Clever name, quite catchy.....sounds like a pirate, parts were taken by pirate LimpyCNC from UM haha

    I don't think the frame is accurate and fast enough for good 3D printing. And the Z movement is only like ~40mm. So not that good for 3D printing.


    Well, when we bought the house, we agreed that I have control over the garage. Which means, I have a corner in the garage that I have control over :-) still space is precious, which is where the design came from.



    And now, i'm discovering, shocker, CAM (aka slicing for CNC routing) software is shitty.

  6. Hey, it has 5 3D printed parts, so I can show this off here right? ?


    It's my home build CNC router. With a 120x120cm cut area (if I put an extra desk in front of it)


    It's called LimpyCNC due the fact that it has 1 guide rail on the left side, while the right side only has a belt and rides on top of the table. So it's a-symmetrical. It uses 2 belts on both sides for accurate positioning. As well as a belt trough the X axis. All GT2. Because, as you would expect from me, I'm using quite a few Ultimaker parts. Discarded parts for various reasons.

    The X/Y motors are Ultimaker 2 feeder motors. With our normal pulleys on them, the Z motor is a UM2 Z motor, but shorter. The electronics are UM2 electronics (with broken heater output)


    The spindle mount, belt idles on the right side, and the Z nut mount are 3D printed. The plywood parts are lasercut.

    With all the "free" parts, I've only spend around 500 euros on this machine.


    I'm still tinkering with it, the Z stage has some flex in the Y direction, causing backlash effects. Just installed a fix for that, but haven't done a new cut with it yet.


    Firmware is 100% custom, based on Marlin's motion planner, and the UM2 display code. But nothing else, doing a lot from scratch here.

    • Like 1

  7. 6 hours ago, freesbee said:

    ...so if I may give you a suggestion, let IT personnel do their job and implement an easier way to set and protect a static IP in the firmware. Nothing wrong with the SSH and connman for me, but somebody with less linux experience could be in trouble and normally people dealing with design are not linux experts (nobody is questioning why you use connman instead of /etc/network/interfaces so please do not question why we prefer to have printers on static IPs outside the DHCP area).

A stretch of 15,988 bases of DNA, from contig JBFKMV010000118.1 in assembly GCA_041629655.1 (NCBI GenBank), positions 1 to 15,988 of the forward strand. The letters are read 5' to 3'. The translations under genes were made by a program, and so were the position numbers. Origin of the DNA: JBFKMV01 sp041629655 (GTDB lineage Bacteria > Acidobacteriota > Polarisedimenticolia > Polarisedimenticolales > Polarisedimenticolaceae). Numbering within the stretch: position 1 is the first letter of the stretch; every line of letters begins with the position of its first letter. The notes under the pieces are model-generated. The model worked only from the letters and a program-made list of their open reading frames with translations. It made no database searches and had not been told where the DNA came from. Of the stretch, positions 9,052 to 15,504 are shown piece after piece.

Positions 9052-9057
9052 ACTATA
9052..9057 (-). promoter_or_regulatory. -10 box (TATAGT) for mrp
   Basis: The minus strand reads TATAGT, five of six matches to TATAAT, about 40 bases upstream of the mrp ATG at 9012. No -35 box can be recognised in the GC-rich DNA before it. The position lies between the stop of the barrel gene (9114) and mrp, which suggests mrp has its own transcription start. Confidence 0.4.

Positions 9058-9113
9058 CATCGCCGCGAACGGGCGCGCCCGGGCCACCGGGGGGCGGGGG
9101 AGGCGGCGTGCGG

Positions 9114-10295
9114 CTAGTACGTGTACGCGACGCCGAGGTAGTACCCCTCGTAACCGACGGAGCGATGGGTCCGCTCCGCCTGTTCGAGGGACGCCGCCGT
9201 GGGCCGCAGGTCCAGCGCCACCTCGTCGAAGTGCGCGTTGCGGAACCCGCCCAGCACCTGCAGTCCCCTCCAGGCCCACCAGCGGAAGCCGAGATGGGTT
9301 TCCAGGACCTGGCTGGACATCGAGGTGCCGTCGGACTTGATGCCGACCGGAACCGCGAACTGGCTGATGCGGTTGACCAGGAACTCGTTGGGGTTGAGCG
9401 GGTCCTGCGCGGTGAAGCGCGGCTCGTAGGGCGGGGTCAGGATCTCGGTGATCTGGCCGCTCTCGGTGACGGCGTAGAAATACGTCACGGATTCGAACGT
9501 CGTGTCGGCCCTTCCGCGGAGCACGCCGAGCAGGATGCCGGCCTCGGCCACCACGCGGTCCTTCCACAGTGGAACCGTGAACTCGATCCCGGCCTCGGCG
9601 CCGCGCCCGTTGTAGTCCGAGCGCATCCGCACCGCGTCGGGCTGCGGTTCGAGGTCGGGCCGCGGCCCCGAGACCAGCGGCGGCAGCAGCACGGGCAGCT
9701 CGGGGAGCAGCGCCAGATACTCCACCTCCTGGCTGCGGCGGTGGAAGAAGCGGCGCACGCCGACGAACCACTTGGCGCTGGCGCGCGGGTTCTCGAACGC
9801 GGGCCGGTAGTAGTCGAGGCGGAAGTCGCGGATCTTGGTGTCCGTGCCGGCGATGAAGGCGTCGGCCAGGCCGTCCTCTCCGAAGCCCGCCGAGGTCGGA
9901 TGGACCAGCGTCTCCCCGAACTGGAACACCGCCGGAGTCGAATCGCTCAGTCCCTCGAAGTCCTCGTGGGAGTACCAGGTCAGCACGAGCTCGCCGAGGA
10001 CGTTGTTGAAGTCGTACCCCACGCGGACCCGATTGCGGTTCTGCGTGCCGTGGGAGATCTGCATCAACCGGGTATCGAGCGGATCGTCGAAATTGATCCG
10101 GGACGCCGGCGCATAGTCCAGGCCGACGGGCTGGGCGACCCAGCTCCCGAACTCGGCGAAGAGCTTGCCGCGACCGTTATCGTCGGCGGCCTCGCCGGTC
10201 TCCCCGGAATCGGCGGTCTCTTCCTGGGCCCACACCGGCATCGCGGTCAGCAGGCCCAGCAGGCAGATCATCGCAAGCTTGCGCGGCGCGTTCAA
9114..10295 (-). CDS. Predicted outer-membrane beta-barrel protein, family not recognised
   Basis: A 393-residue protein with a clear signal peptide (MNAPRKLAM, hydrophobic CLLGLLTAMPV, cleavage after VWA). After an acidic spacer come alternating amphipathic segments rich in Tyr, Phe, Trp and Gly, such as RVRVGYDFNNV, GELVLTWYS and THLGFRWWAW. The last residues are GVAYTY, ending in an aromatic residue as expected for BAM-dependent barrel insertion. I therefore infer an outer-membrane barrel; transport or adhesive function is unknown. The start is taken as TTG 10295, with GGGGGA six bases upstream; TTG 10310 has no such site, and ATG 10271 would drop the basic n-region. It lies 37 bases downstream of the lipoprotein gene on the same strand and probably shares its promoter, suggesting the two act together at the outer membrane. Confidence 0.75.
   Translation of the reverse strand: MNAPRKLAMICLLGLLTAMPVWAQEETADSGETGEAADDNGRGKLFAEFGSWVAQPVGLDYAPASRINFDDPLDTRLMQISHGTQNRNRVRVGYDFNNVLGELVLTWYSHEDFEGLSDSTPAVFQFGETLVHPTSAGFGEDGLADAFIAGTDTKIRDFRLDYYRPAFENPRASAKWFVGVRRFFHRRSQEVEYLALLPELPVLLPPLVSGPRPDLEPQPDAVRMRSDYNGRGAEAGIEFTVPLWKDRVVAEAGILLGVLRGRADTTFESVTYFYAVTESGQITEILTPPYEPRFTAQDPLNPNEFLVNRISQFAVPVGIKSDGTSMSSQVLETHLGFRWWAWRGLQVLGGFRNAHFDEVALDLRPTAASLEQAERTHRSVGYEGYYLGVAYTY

It's on the list to have a good static-ip-configuration option, there is just no priority on it, so other things get pushed above it. I don't like it that you need to use the connman commandline way, trust me. I'm not seeing the current ssh-to-connman "solution" is actually a solution to the static IP issue. It's an ugly workaround at best.

    • Like 1

  8. Update on this one. We've found the problem related to abort and too much or too little priming in the next print.


    We're still working on the proper fix, as it's a complex interaction of motion being aborted while the rest of the system is continuing with movements to abort the print. All this causes filament positions to be out of sync and thus the large amount of priming later on.

    • Like 2

  9. Nope.


    Linear Advance isn't a new idea. There where attempts at it back in 2014 or so. But getting it to work really properly in all situation is hard, the bowden style UM printers make it even harder.